Liz Westgarth, Hassell’s Managing Director writes on the pursuit of a zero-waste future for the Royal Institute of British Architects (RIBA) Journal.
When I joined Hassell ten years ago in 2013, I knew that designing for the future of the planet needed to be a key focus for the industry – which is why it is so exciting to be leading Hassell into the next phase of its evolution within a zero-waste lens.
Designers, architects and construction companies have a vital responsibility to cultivate a sustainable future. Alongside creating a circular economy, the industry should respond creatively to these new challenges for design within a global context and foremostly, we must design out waste.
This is not a new problem for the sector; the built environment and construction sector accounts for almost 40% of global carbon emissions, and worldwide, the construction industry consumes almost all of the planet’s cement, 26% of its aluminium, 50% of steel and 25% of all plastics.
Achieving a zero-waste future cannot be solved by architects alone. Experts across design disciplines – from products to engineering, fashion and materials – need to be working together to achieve zero waste and circularity.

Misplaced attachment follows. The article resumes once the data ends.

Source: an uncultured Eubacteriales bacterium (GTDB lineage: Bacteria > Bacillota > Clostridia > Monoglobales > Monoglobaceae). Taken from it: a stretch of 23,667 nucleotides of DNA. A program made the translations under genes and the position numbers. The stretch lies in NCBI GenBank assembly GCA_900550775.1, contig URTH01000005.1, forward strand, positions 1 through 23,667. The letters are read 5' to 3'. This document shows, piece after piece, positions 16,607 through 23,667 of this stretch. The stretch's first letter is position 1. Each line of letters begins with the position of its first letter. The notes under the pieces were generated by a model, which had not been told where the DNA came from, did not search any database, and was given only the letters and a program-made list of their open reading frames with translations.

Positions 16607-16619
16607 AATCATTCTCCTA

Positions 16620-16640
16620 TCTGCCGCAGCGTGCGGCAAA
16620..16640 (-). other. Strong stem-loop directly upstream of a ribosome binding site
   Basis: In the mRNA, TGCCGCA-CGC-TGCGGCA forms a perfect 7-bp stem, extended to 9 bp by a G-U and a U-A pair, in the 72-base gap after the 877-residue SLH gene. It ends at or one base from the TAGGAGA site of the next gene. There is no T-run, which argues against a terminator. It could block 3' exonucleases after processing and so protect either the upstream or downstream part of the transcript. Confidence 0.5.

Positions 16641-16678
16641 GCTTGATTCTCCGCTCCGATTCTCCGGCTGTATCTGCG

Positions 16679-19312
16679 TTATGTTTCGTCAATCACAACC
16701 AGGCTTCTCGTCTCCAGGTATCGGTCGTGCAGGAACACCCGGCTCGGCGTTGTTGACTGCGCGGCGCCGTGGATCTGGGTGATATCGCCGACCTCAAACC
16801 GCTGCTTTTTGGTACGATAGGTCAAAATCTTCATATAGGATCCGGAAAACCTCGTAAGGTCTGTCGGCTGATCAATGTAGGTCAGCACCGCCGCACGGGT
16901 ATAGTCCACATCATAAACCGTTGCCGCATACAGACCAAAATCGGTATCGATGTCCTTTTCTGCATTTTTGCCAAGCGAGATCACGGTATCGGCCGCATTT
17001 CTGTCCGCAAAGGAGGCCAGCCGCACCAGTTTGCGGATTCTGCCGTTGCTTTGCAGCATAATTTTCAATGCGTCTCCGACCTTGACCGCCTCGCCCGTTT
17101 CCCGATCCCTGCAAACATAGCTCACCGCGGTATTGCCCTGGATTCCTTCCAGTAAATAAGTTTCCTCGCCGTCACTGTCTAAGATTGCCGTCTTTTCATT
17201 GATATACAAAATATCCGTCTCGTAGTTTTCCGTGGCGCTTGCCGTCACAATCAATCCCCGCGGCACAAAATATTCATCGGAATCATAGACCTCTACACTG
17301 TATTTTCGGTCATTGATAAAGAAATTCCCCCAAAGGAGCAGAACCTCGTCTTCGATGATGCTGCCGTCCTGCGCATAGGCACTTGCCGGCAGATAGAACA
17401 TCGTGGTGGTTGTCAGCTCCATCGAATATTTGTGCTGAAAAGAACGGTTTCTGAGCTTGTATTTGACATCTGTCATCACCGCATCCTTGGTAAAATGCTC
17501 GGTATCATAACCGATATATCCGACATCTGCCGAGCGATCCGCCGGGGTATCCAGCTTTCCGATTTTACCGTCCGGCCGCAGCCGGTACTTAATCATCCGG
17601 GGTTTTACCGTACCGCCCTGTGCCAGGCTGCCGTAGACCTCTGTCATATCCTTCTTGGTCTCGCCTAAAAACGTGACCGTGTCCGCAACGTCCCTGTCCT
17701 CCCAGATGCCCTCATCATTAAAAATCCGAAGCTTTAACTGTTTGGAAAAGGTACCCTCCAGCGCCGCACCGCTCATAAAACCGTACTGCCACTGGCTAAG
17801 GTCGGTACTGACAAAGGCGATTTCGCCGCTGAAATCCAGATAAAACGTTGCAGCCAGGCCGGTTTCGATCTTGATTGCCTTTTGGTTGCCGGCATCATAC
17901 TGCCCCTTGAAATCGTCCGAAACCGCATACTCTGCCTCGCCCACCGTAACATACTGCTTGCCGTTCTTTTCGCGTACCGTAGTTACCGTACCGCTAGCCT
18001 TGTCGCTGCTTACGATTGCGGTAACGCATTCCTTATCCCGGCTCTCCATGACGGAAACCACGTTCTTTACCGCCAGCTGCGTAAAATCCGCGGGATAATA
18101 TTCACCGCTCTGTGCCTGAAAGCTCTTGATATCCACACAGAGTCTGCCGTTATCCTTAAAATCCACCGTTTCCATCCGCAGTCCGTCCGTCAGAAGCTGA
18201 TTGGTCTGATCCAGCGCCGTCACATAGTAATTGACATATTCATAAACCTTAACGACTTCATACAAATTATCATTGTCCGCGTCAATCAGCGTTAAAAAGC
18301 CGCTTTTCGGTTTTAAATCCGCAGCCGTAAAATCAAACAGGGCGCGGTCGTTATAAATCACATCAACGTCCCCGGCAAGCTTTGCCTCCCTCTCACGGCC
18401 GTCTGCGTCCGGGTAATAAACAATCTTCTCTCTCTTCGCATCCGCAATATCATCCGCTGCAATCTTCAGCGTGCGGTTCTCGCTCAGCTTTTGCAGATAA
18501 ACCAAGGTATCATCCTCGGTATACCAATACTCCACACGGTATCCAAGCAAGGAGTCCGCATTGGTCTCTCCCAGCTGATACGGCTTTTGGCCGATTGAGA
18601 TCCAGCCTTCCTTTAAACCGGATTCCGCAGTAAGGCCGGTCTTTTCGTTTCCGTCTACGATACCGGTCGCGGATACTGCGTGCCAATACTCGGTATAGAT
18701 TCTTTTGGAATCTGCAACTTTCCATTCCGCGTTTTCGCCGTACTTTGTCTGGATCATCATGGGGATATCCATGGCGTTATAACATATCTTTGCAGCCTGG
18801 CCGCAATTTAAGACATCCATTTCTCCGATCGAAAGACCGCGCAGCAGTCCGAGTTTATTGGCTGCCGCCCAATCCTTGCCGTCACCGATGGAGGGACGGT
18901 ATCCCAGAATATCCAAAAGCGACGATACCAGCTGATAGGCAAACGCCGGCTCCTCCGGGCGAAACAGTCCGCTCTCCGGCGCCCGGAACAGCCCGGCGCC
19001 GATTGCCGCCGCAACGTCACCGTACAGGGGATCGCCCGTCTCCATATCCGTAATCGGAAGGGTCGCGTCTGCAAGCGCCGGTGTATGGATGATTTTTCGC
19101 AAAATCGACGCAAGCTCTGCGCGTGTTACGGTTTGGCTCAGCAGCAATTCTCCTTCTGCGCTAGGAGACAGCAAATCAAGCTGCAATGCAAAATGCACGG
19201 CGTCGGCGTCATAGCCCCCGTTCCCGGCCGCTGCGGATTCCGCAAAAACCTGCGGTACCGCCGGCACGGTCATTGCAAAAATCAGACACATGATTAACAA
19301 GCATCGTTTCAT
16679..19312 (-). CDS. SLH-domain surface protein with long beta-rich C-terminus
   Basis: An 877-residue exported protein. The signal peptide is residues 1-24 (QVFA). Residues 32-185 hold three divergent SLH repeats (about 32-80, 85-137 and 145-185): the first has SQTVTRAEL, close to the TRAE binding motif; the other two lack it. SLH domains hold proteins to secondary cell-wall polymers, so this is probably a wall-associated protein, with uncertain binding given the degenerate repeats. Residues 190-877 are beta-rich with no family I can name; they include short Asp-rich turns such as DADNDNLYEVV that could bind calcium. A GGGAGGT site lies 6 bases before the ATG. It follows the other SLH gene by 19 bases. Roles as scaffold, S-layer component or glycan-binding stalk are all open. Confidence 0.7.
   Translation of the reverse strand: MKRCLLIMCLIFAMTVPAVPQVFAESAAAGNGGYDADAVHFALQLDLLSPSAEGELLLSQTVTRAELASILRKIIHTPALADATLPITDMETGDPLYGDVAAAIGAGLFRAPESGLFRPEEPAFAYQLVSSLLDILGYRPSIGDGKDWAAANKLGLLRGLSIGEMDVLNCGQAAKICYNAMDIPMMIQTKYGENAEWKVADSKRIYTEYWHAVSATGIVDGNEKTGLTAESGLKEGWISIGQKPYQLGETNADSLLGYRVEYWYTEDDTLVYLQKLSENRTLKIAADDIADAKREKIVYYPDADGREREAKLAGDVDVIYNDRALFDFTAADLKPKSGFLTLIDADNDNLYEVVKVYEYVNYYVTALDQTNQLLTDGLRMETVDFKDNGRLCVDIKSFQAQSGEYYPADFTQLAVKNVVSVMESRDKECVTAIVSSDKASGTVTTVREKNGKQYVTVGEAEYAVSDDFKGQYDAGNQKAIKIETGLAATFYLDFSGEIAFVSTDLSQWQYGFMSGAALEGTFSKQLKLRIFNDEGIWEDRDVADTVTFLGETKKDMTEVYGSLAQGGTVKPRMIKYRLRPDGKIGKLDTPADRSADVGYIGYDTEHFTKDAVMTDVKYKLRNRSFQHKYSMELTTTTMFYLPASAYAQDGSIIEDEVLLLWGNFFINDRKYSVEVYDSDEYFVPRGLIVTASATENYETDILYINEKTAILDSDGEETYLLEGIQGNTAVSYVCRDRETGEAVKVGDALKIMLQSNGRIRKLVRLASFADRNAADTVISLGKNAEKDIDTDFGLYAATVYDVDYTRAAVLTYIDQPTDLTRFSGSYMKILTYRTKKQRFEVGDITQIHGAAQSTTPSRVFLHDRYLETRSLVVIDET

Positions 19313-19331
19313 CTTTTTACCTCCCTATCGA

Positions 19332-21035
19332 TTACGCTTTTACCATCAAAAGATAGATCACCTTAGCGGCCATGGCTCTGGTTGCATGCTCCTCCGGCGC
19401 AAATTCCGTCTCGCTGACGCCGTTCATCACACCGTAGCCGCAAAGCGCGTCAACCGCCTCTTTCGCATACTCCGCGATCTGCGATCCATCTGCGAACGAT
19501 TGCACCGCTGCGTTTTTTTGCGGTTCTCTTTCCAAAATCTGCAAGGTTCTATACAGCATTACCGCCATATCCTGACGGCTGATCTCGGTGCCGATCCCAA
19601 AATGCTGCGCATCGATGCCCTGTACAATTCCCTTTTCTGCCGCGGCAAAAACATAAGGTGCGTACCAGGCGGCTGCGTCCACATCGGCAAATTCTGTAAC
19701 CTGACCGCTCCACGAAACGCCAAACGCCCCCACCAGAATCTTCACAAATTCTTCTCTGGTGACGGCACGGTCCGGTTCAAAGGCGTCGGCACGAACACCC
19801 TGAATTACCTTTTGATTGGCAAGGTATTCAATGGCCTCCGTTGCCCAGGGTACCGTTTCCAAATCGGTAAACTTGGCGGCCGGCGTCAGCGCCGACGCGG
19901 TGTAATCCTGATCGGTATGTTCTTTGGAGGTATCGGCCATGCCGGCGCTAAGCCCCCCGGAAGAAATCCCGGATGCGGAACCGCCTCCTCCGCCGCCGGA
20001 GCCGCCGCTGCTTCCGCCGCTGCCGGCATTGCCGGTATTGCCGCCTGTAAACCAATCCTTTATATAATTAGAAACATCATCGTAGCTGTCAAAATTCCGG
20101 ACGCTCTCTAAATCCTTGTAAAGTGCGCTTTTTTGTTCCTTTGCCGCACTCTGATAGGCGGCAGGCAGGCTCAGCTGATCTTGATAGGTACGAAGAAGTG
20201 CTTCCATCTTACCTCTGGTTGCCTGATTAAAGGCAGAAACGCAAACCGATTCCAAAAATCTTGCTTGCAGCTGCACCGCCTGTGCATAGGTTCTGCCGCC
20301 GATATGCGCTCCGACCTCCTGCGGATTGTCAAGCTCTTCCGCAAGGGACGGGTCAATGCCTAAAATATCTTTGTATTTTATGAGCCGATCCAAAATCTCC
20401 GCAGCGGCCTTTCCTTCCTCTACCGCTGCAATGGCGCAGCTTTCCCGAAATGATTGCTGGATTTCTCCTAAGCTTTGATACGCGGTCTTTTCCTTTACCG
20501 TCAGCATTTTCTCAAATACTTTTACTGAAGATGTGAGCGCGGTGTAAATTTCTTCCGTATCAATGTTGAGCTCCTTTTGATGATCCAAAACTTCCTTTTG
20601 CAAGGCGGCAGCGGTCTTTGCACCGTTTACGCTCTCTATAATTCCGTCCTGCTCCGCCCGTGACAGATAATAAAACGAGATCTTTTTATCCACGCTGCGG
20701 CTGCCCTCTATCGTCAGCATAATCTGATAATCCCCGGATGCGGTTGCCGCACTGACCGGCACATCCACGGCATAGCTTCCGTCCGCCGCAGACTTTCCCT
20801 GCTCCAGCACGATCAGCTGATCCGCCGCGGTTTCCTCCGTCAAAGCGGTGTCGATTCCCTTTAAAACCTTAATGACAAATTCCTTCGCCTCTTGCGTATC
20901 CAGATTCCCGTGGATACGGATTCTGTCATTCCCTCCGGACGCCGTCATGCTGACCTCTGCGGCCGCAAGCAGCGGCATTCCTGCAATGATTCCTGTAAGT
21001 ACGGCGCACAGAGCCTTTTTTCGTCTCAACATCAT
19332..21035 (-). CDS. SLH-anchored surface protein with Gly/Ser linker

“We have a business and moral imperative to facilitate conversations and foster cross-collaboration to drive this change within the industry.”
— Liz Westgarth, Managing Director
Architects, in the pursuit of zero waste, are compelled to rethink the conventional design trajectory. Beyond aesthetic considerations, we have a strategic commitment to intelligent material management from project inception to completion.
With research indicating that 80% of the buildings that will be in use in 2050 have already been erected, designs also must be conceived to facilitate disassembly and modification. This involves meticulous planning of materials, contemplating aspects such as material sourcing, storage solutions, design flexibility, waste prevention, resource efficiency, and lifecycle considerations.
At Hassell, we are learning through experimentation. Our Design Innovation Team, headed up from our London Studio, has been working alongside our Head of Sustainability, Samantha Peart on a series of lighthouse projects testing the realms of what is possible. Working within design constraints, such as Circular Economy principles, serves not only as a catalyst for innovation and development within our team but also resonates throughout our broader practice.
Read the full article in RIBA Journal here.